08.19.19

Whitehouse, Langevin, Cicilline Call for Swift Enactment of Consumer Protections from Ever-Shrinking Airplane Seats

Warwick, RI – At the height of the busy summer travel season, U.S. Senator Sheldon Whitehouse, Congressman Jim Langevin, and Congressman David N. Cicilline today called on the Federal Aviation Administration (FAA) to make air travel safer and more comfortable for passengers by setting a reasonable minimum size and pitch for airplane seats.  The members of Rhode Island’s congressional delegation joined with airport officials to make the announcement at T.F. Green Airport in Warwick.

Whitehouse advocated for a provision signed into law last fall that directed the FAA to propose a minimum seat width and minimum distance between rows of seats.  The FAA must meet the requirement by October of this year, according to the law.  The agency has indicated that it will take initial steps to fulfill the requirement by later this year. 

“Airlines have increasingly turned to cramming additional seats on board as a way to grow profits at the expense of the comfort and even the safety of passengers,” said Whitehouse, who is also a sponsor of legislation reintroduced earlier this month to create an Airline Passengers’ Bill of Rights.  “Congress has directed the FAA to make flying a better experience for consumers by setting a reasonable minimum for the size and pitch of airplane seats.  We look forward to the FAA following through on this requirement.”

Langevin included important consumer protections for air travelers in law by requiring the establishment of an Airline Passengers with Disabilities Bill of Rights and a review of regulations regarding the assistance that airline and airport personnel must provide to passengers with disabilities.  Langevin has also introduced legislation to establish additional protections and close service gaps for disabled airline passengers.

“I want to thank Senator Whitehouse for his leadership in making air travel safer and more comfortable,” said Langevin. “It is past time for the FAA to address the safety issues inherent with increasingly cramped aircraft seating. I believe all Americans deserve equal access to the skies, and I will continue to do everything I can to make air travel accessible to all.”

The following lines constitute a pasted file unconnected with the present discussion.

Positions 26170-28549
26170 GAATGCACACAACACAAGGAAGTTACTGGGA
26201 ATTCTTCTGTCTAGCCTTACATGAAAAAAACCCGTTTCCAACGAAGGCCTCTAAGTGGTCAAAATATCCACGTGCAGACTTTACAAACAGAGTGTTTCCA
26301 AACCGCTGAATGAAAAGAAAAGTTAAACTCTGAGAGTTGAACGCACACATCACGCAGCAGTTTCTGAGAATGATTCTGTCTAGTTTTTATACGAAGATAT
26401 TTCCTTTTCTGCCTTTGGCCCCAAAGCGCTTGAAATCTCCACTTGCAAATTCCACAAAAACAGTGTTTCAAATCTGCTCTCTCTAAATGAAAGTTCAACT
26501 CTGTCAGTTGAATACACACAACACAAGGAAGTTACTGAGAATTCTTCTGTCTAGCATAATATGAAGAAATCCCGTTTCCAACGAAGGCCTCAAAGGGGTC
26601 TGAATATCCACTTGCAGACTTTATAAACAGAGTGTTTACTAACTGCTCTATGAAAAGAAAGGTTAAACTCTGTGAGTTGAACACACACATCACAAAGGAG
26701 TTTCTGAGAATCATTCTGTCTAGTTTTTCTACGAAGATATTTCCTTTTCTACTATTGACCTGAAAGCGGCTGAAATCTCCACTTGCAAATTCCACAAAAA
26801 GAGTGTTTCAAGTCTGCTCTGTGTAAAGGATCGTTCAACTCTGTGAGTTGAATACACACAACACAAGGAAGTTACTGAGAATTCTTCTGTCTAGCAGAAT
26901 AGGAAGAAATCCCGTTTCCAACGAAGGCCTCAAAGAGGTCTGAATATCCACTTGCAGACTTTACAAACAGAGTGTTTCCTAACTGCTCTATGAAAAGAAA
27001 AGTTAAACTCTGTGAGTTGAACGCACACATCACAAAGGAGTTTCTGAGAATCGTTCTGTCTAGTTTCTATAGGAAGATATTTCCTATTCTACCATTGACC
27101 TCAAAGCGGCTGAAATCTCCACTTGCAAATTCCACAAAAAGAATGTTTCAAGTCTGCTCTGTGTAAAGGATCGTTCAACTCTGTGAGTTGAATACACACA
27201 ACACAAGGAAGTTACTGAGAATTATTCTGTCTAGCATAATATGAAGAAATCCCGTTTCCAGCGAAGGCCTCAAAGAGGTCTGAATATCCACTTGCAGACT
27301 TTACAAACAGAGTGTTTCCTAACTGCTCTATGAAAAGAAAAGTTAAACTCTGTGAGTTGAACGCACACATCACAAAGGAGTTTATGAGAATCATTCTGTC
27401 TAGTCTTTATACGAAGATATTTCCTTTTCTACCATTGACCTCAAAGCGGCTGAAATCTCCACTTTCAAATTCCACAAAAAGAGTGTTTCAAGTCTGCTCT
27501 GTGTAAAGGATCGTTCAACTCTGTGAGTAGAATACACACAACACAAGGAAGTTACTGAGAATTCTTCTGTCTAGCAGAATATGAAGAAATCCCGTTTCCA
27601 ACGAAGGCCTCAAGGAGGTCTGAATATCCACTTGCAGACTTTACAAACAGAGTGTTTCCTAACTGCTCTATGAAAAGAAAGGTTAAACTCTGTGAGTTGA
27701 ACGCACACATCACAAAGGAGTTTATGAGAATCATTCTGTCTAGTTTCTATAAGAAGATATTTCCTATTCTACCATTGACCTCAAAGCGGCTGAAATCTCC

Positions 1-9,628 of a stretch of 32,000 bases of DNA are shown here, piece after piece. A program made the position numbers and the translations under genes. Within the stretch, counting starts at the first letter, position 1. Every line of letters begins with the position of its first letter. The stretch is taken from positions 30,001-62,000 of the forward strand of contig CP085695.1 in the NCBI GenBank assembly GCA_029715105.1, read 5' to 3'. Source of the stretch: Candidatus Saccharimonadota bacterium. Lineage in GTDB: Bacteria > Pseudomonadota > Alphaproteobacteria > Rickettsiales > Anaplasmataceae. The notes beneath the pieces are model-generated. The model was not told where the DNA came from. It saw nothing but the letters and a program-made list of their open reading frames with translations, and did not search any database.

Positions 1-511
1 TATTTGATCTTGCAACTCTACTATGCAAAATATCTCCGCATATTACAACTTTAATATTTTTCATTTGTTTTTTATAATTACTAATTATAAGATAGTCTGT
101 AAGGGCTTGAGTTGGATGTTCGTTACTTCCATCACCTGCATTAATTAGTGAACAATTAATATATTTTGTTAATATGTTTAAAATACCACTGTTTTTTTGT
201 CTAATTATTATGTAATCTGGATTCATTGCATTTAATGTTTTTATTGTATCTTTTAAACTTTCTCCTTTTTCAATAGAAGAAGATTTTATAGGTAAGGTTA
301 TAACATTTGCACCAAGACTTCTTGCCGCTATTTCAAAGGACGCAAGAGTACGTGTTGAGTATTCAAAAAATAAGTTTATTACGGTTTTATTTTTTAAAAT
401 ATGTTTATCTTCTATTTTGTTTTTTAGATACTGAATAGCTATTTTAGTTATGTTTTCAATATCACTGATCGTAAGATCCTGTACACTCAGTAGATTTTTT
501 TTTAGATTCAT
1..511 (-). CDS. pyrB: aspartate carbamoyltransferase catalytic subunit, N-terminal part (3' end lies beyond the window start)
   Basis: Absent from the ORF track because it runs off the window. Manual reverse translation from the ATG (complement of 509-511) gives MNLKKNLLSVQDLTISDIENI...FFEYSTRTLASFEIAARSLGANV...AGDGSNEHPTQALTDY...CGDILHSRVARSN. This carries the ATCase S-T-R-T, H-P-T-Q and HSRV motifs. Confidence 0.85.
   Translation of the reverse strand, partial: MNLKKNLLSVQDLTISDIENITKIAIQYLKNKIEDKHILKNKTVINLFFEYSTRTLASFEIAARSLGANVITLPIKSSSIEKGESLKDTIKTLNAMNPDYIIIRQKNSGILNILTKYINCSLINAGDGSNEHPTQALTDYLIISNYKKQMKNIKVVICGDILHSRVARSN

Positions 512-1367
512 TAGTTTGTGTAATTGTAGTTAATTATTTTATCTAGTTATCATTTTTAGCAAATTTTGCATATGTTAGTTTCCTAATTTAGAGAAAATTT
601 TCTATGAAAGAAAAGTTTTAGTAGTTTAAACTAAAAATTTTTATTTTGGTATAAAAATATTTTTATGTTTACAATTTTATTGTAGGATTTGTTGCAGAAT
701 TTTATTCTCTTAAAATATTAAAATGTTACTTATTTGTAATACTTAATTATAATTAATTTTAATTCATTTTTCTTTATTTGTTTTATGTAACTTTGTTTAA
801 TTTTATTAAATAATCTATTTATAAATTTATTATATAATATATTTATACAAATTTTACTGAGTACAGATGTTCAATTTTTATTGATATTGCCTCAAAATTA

“As the October deadline approaches for the FAA to come up with measurement requirements for airline seats, I’m proud to stand with my colleagues in calling for their regulations to address the safety hazards created by smaller and less spacious seating,” Cicilline said. “It’s time for the Administration to realize that this about much more than just being able to stretch out your legs. This decision will have a serious impact on airline safety for years to come, and I hope that the FAA is rendering their decision with that in mind.”

Average seat pitch in coach has narrowed from about 35 inches to 31 inches in recent years, according to the travel website SeatGuru.  Seat pitch is as low as 28 inches on some carriers.  Average seat width has shrunk from 18 inches to 17 inches or less. In addition to creating an uncomfortable experience for consumers, cramped seats can make it more difficult for passengers to quickly exit the aircraft.

Current U.S. Department of Transportation (DOT) regulations require that passengers be able to exit a plane within 90 seconds in an emergency.  The DOT regulations have not been updated since 1990.  The Inspector General at the U.S. DOT recently launched an audit to reassess these evacuation standards, siting changes in consumer behavior and smaller seat sizes.

“The issues of seat size and seat pitch are not just about comfort,” said Lori Bassani, National President of the Association of Professional Flight Attendants.  “There are significant safety issues that deserve to be examined and that is why this provision had virtually unanimous bi-partisan support.  The FAA needs to stop dragging its feet and conduct this much needed study now.  As the first responders responsible for emergency evacuations we need to know the results.”

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